There are only certain people who are certified to work on the mechanics of big, passenger airplanes.
Those people receive loads of training—but when it comes to sex, we receive no training at all.
And sex, it seems, is much more complex than a jet engine. So much so, we regularly get into trouble using, abusing, or ignoring our sexuality—filling our lives with the excitement of tight-wire acts, but without the requisite practice or net.
If there was a tiny Phillips-head screw on your genitals that increased or decreased pleasure slightly, you would tinker and mess with it until you broke it. Then you would have to go to a specialist who knows about such things and try to get it fixed.
We virtually never practice sex at all. Each time we are lucky (or unlucky) enough to find ourselves in bed sans boxers or panties, we—like total sexual beginners—giggle like little kids playing with a chemistry set or our first set of tiny paints, and we make a mess that only Mommy knows how to clean up. It looks more like monkeys were playing, rather than a science experiment, art, or learning experience—and much less like the pleasure we imagine.
First Sexual Mistake.
The first sexual mistake we make is to get our hearts involved, which instantly makes sex serious, rather than just so much goofing around. Though well-meaning folks are likely to suggest that sex and relationships go together, we have to admit that most of us are afraid of both, but we continue—under the flimsiest of pretenses—to seek the more dangerous of the two.
The big mistake we make—a real sexual faux pas—is to imagine that our hearts and love have anything at all to do with sex. They don’t, and they shouldn’t. And when they do, we are almost always on our way to court, embarrassment, parenthood, or an argument.
Keep love and sex as far apart as possible, and you are likely to have a high time. However, bring sex even remotely near love, and you’ll be in the unenviable position that I saw a guy in just the other day. He wanted a cigarette so badly, he was having one while filling his gas tank up with petrol.
Only when we’re sexually satiated can we be trusted not to blow sex out of all proportion.
Don’t put a match to the gas tank—and don’t use combustibles like love, commitment, and relationships in proximity to sex. Just don’t do it.
If you do, you are likely to end up with too much (or too little) sex—an ongoing and consuming problem so rampant that it fuels our economy while driving everyone, from the ditch digger to the president, positively batty.
Second Sexual Mistake.
The second mistake is talking too little or too much about sex. Often, it is best to let sex do the talking for us, but with as little sex as we have, that would turn us all into mimes and mutes. In a recent sex course, I had all the people who claimed to love sex move to the left side of my bedroom, and all the people who didn’t care so much about it move to the right.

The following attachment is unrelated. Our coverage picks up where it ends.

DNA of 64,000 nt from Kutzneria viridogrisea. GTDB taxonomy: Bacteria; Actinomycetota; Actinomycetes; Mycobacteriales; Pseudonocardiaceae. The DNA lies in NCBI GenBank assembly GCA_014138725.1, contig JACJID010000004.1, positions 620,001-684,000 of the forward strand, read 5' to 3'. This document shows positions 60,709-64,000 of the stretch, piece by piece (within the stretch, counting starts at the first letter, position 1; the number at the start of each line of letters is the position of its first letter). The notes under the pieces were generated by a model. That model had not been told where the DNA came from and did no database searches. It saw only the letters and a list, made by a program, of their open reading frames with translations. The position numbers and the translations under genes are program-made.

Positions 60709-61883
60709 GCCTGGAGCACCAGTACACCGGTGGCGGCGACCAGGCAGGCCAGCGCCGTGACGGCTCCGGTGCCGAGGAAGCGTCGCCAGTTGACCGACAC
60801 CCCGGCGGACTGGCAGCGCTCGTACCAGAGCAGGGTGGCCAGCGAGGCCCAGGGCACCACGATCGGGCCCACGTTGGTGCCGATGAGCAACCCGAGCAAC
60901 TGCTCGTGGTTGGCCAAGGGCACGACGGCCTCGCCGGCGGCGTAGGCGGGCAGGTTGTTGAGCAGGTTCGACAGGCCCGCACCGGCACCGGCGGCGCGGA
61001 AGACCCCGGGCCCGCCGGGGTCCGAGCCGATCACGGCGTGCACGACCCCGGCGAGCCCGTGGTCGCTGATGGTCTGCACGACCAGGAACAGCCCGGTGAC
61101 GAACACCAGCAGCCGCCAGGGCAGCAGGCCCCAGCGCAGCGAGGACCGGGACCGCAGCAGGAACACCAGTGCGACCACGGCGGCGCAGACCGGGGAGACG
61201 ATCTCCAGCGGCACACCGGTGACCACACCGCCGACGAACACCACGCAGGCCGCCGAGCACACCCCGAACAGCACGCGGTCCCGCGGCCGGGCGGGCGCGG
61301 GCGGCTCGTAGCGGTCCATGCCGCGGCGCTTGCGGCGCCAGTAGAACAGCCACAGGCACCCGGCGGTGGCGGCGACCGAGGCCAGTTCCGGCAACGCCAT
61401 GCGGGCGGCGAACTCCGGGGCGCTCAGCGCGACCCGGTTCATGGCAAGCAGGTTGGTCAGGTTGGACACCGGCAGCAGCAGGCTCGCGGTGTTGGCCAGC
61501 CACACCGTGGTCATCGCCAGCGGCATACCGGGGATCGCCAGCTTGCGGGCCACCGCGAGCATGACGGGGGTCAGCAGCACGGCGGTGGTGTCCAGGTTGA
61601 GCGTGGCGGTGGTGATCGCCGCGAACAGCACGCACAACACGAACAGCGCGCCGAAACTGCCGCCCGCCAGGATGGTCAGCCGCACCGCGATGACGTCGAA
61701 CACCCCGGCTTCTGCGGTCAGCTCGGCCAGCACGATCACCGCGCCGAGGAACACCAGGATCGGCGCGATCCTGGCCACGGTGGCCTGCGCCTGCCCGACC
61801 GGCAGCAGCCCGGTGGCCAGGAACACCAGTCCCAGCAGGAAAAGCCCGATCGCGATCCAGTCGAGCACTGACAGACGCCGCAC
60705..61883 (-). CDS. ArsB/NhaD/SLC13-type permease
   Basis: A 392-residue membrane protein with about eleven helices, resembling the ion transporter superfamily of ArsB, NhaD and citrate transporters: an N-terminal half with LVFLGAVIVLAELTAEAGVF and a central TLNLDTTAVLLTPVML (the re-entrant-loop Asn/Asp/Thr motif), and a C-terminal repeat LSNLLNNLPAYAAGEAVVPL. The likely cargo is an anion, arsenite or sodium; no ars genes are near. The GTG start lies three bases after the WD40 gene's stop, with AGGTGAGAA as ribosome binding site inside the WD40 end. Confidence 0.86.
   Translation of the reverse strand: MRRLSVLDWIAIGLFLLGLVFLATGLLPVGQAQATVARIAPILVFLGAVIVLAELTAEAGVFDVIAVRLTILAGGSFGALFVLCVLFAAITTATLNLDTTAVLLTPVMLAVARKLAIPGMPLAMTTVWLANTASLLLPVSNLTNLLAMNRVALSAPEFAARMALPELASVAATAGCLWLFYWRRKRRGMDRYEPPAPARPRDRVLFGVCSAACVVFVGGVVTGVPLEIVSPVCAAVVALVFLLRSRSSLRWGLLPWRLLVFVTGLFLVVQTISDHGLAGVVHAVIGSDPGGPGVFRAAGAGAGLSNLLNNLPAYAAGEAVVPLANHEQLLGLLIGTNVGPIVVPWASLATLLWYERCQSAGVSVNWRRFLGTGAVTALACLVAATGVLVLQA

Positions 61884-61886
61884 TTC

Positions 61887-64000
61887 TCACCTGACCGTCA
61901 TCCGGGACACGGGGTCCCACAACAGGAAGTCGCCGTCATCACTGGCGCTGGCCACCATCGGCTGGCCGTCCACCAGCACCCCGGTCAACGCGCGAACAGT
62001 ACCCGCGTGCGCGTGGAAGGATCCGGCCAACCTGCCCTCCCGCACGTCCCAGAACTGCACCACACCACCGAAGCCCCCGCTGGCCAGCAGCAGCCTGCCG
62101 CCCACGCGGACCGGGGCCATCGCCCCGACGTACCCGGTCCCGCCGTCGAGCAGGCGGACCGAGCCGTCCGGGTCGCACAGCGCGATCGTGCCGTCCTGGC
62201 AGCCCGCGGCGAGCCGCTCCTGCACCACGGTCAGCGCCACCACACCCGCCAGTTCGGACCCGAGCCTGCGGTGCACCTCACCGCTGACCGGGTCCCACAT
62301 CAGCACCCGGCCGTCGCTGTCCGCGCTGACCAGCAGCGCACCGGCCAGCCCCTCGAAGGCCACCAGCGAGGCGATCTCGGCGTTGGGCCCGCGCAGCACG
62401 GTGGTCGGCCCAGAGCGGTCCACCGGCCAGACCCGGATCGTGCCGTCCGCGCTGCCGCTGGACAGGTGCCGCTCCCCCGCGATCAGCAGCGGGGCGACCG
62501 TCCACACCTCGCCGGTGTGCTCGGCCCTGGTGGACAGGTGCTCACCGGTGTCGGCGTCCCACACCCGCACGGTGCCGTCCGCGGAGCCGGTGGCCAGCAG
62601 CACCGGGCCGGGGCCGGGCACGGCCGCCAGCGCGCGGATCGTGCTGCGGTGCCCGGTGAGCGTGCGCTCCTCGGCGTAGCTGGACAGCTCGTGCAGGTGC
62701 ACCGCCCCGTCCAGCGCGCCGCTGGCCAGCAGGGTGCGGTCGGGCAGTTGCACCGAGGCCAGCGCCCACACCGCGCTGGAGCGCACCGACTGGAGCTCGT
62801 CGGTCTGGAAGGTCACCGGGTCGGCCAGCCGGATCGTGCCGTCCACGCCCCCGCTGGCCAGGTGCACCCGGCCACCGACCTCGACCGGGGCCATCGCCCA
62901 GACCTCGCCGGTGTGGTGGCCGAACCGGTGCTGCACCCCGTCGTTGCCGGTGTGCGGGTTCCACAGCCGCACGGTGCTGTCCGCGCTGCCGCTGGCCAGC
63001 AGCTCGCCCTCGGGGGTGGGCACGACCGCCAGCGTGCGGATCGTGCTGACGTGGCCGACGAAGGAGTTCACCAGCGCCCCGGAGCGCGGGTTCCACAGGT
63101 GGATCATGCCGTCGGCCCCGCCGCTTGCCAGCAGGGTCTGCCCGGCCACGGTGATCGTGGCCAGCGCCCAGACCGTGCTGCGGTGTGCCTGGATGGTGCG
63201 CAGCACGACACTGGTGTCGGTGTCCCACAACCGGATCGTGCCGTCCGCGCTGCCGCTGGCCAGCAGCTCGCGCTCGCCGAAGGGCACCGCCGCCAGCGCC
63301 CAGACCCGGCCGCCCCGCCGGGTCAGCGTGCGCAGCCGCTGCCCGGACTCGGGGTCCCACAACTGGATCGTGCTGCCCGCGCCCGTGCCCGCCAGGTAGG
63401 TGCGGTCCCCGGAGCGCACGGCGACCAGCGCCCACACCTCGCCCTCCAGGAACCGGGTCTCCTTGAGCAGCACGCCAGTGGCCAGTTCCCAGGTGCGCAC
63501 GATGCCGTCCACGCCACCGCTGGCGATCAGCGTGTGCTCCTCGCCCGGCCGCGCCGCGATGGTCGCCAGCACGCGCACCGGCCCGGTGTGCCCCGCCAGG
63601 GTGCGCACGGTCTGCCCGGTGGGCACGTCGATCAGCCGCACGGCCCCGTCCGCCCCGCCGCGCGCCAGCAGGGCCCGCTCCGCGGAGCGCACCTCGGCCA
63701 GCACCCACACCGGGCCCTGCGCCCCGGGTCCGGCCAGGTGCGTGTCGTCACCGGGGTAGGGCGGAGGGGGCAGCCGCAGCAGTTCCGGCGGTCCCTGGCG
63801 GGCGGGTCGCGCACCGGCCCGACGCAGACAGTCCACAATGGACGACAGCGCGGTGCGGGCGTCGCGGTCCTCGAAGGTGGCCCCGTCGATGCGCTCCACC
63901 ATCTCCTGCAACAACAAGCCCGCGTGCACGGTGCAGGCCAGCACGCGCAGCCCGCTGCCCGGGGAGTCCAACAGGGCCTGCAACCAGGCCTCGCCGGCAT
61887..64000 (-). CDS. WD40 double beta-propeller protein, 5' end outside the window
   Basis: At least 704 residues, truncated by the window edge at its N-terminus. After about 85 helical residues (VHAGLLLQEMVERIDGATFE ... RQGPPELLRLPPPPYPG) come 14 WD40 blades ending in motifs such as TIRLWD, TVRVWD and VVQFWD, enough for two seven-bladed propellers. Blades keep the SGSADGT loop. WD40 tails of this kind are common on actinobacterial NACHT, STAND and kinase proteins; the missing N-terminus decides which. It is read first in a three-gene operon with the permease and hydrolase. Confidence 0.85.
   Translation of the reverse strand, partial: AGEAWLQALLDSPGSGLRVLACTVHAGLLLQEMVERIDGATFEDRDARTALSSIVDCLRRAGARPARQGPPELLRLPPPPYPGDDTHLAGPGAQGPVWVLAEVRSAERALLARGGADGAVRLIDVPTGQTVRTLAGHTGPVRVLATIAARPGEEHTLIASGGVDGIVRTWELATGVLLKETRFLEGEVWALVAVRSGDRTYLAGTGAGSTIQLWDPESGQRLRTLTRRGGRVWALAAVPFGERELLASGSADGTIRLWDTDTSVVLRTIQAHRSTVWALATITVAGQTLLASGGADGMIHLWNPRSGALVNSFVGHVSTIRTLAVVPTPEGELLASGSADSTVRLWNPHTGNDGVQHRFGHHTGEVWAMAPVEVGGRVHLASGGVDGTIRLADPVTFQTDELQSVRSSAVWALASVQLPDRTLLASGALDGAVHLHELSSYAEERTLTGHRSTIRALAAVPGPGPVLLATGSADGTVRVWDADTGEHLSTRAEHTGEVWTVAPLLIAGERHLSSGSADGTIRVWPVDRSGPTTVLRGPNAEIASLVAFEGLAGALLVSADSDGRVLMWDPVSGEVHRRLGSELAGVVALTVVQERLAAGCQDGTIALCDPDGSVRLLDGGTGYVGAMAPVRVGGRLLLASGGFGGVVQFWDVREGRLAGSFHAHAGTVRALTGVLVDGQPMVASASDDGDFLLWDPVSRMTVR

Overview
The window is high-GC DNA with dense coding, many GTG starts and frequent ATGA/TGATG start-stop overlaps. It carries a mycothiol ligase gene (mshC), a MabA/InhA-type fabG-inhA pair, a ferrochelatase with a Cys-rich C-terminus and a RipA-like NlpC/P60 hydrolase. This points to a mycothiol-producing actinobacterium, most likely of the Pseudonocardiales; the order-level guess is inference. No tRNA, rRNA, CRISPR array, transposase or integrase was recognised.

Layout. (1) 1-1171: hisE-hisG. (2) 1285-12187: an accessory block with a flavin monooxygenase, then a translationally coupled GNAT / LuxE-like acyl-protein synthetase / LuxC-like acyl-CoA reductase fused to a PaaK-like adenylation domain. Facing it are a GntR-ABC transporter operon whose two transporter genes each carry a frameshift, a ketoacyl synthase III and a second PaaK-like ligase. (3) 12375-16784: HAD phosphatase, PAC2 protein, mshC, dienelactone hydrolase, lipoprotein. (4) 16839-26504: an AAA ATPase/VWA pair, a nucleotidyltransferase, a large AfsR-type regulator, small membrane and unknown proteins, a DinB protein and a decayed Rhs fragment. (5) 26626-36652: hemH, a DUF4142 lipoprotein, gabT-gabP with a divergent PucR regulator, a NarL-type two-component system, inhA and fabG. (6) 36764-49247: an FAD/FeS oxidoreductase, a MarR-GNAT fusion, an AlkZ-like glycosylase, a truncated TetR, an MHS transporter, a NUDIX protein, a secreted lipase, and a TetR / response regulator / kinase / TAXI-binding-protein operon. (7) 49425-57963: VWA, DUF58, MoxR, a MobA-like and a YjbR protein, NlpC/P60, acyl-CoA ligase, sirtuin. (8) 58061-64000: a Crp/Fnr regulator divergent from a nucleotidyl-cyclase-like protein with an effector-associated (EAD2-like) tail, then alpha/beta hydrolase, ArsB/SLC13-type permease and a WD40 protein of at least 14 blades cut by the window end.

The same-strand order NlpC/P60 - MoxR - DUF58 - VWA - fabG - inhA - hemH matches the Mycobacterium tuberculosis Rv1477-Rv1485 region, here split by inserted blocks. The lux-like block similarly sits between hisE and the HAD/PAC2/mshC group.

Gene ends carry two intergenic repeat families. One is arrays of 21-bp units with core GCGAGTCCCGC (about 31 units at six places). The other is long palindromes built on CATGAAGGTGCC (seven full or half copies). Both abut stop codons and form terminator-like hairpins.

Well, the left side was packed like anchovies, and the right side was as empty as deep space. Then I suggested that the people who had sex the most in the past month move to the left side of the room, and the people who had it seldom move to the right.
There was a mass migration, indicating that when it comes to liking sex, we are a throng of eager locusts—but when it comes to actually having sex, we are less like insects and more Mary Magdalene. If we are ever going to get sex right, we need to give our genitals some serious (and playful) practice, so they get the message that what we are after is some wild and hilarious fun—not just some expression of our physical embarrassment and then a fitful, horny night’s sleep.
Yes, as odd as it sounds, if you want to get better at golf, yoga, or even sex, it takes some playful practice without the stakes being so high that you have to frown while humping, pumping, and faking orgasms.
Practice—sex will get better.
And when it comes to sex, practice doesn’t make perfect, but it does help us lighten up and enjoy the inherent rewards of touching and being touched.
Third Sexual Mistake.
The third mistake most people make while having sex is to treat physical intimacy like another thing to do.
It isn’t. In fact, sex is the prize for taking the kids to soccer, fixing breakfast, calling your mother, or reading a self-improvement book.
Sex isn’t a medical problem or procedure, but it is medicinal. It should come with a warning label that you shouldn’t engage in it when you are feeling serious or seeking confirmation of your self-worth.
Sex—like going to the park, taking a vacation, or eating a small-plate meal at a fine restaurant—should be undertaken in the spirit of adventure, wonder, and curiosity. Nobody (including you and me) knows enough about their own or another’s body to approach sex with any sort of confidence.
When it comes to sex, we all have more to learn than what we already know. So, let’s kick back, gather our inhibitions, our hang-ups, and turn-ons, and flush everything we already know about sex down the drain. Let’s get on with the art of sexual exploration, practice, and indulgence.
Let’s trust our bodies to chase both pleasure and pain in equal measure. We can do this—really we can—if we just let go of our expectations, history, and everything our parents taught us (or didn’t teach us) about sex and sexuality.
Author: Jerry Stocking
Image: WikiMedia Commons
Editor: Yoli Ramazzina